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(506) 223-1327      Published Wednesday, Feb. 8, 2006, in  Vol. 6, No. 28          E-mail us    
Jo Stuart
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Totals from 250 polling places added
Arias lead is increased slightly over Solís

By Saray Ramírez Vindas
of the A.M. Costa Rica staff

Óscar Arias Sanchez has increased his lead slightly in the race for president.

A summary of totals from 250 additional voting places obtained by A.M. Costa Rica showed that Arias of Liberación Nacional has increased his advantage by more than 600 votes over Ottón Solís of the Partido Acción Ciudadana.

The 250 polling places from all over the country registered 26,169 votes for Arias and 25,551 for Solís, according to calculations by a reporter.

That gave Arias a margin of victory of 618 votes. Added to his margin reported Monday afternoon, the former president now leads Solís by 3,868 votes. The count from just 456 polling places have yet to be reported. What is missing are reports from 7.4 percent of the 6,163 polling places.

With the count from the 250 polling places added in, Arias has 617,938 votes, 42.30 percent, and Solís has 614,070, which is 42.04 of the 1,460,785 valid votes cast. The difference is .26 of one percent.

Óscar Fonseca Montoya, president of the Tribunal Supremo de Elecciones, said that the hand count is separate and apart from the provisional totals that the election workers provided last on Monday afternoon.

The magistrates who run the Tribunal held a meeting Tuesday in which they considered a request from Epsy Campbell Barr, president of the Partido Acción Ciudadana and her party's candidate for first vice president.

She asked the magistrates to release nothing until the hand count was completed, and they agreed, saying that no statement would be given about final vote totals until every one of the votes from every one of the polling places were tabulated.

The Tribunal magistrates said in a statement that they were trying to maintain the peace and asked the public to remain calm and continue to have faith in the election Tribunal.

Transparencia Internacional-Costa Rica repeated its call for independent observers to be admitted for the hand court. The organization, in a letter to the magistrates, said that some Costa Ricans had experienced "inconsistent situations" at the polls.

A.M. Costa Rica/José Pablo Ramírez Vindas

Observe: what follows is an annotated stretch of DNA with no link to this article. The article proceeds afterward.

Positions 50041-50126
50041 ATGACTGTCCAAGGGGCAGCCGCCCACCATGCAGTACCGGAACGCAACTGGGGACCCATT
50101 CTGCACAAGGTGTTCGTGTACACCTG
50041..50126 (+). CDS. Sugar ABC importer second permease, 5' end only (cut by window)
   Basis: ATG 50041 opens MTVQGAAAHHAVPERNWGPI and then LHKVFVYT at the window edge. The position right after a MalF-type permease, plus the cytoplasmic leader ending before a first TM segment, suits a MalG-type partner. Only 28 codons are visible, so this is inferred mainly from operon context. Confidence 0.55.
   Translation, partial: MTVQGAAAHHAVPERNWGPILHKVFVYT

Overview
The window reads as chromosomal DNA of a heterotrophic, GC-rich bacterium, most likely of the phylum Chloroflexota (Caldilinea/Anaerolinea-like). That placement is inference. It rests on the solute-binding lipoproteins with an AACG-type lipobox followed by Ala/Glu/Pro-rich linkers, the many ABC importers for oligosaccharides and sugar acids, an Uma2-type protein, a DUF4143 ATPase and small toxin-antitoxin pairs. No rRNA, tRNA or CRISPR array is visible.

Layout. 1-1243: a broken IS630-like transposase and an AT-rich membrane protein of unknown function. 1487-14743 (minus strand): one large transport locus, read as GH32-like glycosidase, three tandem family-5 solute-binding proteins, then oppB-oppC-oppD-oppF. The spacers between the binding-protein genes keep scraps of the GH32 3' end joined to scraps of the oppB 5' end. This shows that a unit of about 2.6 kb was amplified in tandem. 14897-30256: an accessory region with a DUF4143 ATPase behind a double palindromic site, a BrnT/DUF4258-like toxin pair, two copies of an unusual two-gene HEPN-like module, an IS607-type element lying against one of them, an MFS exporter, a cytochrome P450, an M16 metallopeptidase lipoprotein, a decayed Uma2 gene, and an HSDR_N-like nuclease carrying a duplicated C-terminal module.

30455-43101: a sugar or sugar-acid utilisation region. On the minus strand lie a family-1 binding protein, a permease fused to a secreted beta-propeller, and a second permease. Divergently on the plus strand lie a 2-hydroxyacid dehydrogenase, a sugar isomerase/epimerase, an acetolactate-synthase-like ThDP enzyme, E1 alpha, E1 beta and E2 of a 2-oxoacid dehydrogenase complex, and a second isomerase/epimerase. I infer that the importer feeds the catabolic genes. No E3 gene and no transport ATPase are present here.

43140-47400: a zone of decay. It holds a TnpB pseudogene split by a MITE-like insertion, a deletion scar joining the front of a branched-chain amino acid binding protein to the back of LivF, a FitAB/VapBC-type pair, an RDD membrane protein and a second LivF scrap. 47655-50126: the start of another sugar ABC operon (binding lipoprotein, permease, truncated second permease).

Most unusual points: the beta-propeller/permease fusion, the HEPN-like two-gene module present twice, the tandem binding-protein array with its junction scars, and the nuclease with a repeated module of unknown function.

Bags of ballots, each representing a separate polling place, are lined up awaiting a hand count. Related article HERE!

A.M. Costa Rica/Saray Ramírez Vindas
Tribunal President Óscar Fonseca Montoya fields a reporter's question.

In the meantime, Tribunal workers are preparing preliminary results on the still unreported polling plces. However, they will be released piecemeal over the next day or two. These are polling places that were not involved in the electronic reporting that generated results for some 88 percent of the polling places.  Like the partial results obtained Tuesday from 250 polling places, the math will have to be done by reporters.

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A.M. Costa Rica/Saray Ramírez Vindas
Fuerza Pública Director Walter Navarro Romero is serenaded by the unit's guitar group.

Police commander gets
two-year U.S. scholarship

By the A.M. Costa Rica staff

The director of the Fuerza Pública is leaving to spend two years studying in the United States at the successor institution to the infamous School of the Americas.

He is Walter Navarro Romero, who is finishing 31 years working with the Ministerio de Gobernación, Policía y Seguridad Pública.  His replacement is Erick Lacayo Rojas, the former head of the police plans and operations department.

Navarro, 47, said he received a two-year scholarship to study at the institution in Columbus, Georgia, which is now called the Western Hemisphere Institute for Security Cooperation. The school is located on the U.S. Army's Ft. Benning and uses many of the same buildings as the School of the Americas, which closed in 2001.

The institution is the main Spanish-language training facility operated by the U.S. Department of Defense. Navarro said he was not a fluent English speaker but planned to improve his abilities so he could take some of the courses offered in English.

Regional commanders and some staff members said goodbye to Navarro at a press conference Monday where Lacayo was introduced. Navarro has been in charge of the police force for eight years.

Navarro said he would take courses on human rights, special operations and police strategies. The School of the Americas got a bad reputation because many Latin American military and police leaders who studied there engaged in serious human rights violations when they returned to their home country.

Navarro said he expects to return to the ministry after completing the two years in Georgia. The scholarship was given by the United States to advance the training of Costa Rican police and to strengthen the security of citizens in the face of crime, said an announcement.

Navarro began in the archives section of the ministry in 1978 when he was 18. The outgoing police commander recounted some 30 improvements he helped foster for the department during his tenure. These include the professionalization of the police department, the standardization of the blue uniforms and shoulder patches worn by officers and the elimination of military-style ranks. His rank is comisionado